The appeal of this location extends beyond its breathtaking natural beauty. It’s an opportunity to experience a completely unique way of life, culture, and location that can’t be found anywhere else in the world. Debby comments, “Here, you’ll find job satisfaction in knowing that you’re making a massive difference in the lives of people in remote communities – there’s nothing else like it!”

A recent cultural survey at the Central Desert Regional Council confirmed a deeply connected workplace culture. Rachel elaborates, “People feel connected with what they do here. That’s one of the key drivers of why people come to council.”


Empowering through employment

Initiatives to create community employability are at the heart of the council’s strategic plan. They understand that employment opportunities are essential to combat social issues and retain population in remote areas.

The council’s contracts for remote repairs and maintenance for community housing are an example of creating employment and providing critical services. The council has also recently had funding approved to reopen two childcare centres in January 2024, emphasizing the importance of early childhood education for children, and employability for women in the community.

There is a commitment to continue exploring new initiatives to foster job opportunities and community development – such as opening a new library and trialling a laundry facility to service the needs of mine workers from nearby mines and provide employment for residents.

Inspiring Indigenous leadership

The council is committed to creating pathways for Indigenous leadership. Rachel comments, “We’re turning the conversation around to inspire our Indigenous people to realise they can do these leadership roles. We’ve got some really good examples of where the Indigenous employees have started off as support workers and now, they’re the council services coordinators.” She adds, “The goal is to nurture their growth within the organisation through training and development.”

This year the Central Desert Regional Council hosted a professional development event at the Alice Springs Convention Centre, inviting employees from all of their communities. A first for council, this event was not just about presentations and workshops but also about breaking down the physical distances that come with operating over a vast area. As Rachel explains, “We all work for the same organisation and have the same goals, but connection can be hard because of the distances involved.”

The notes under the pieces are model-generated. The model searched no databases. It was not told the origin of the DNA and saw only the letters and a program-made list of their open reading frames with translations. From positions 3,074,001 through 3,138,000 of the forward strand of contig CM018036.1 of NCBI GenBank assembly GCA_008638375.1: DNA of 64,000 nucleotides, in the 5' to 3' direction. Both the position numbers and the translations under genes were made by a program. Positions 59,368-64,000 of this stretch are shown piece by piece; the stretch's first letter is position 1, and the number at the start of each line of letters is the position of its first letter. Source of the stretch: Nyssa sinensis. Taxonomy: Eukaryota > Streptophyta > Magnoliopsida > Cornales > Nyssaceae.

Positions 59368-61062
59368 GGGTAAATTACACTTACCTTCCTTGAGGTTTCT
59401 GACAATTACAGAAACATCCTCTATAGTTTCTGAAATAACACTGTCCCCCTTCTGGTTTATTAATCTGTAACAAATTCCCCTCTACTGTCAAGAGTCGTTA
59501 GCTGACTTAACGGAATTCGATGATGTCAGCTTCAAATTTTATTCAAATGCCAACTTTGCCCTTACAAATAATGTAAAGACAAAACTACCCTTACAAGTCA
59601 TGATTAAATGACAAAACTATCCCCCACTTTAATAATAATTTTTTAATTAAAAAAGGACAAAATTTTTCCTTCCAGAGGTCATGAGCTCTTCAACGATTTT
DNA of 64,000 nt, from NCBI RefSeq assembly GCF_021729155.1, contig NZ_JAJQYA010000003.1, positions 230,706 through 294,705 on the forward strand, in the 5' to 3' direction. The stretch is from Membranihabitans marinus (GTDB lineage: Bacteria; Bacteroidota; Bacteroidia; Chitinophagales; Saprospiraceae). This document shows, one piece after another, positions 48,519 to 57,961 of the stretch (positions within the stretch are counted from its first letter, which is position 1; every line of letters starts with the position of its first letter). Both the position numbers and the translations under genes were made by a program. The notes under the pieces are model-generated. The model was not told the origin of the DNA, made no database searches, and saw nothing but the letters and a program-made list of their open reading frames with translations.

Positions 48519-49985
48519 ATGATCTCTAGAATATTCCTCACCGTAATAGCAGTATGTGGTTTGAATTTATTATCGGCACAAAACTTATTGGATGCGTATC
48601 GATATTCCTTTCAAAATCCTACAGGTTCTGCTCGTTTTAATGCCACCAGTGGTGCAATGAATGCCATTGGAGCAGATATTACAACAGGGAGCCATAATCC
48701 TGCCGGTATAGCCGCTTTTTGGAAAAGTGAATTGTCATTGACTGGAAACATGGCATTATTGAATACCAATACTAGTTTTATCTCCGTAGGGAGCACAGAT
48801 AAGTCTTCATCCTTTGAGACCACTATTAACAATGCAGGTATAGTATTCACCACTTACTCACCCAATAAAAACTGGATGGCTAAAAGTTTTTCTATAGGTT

The staff forum featured tailored presentations from speakers, including an ex-AFL player, Michael McClean, an Aboriginal Leadership program, and a performance by the ‘Hip Hop Mob.’ Rachel describes the impact of this event, saying, “The comments were amazing – our community members were telling us that they’ve never been treated like professionals before, never valued like this. They felt so privileged.”


Embracing this awe-inspiring, challenging location

For those looking to escape the city life and immerse themselves in the extraordinary, the Central Desert Regional Council offers a chance to connect with nature, experience the rich and fascinating local culture, and find fulfilment in making a real impact on the lives of Indigenous communities.

In a world that often feels disconnected, this remote location offers an unparalleled sense of peace and magnificence for those who choose to work and live here. It’s a reminder that, sometimes, the most profound connections can be found in the most unique of places.


Are you inspired to make a meaningful difference and embrace unique, life-changing experiences? Check out the Central Desert Regional Council’s current opportunities here.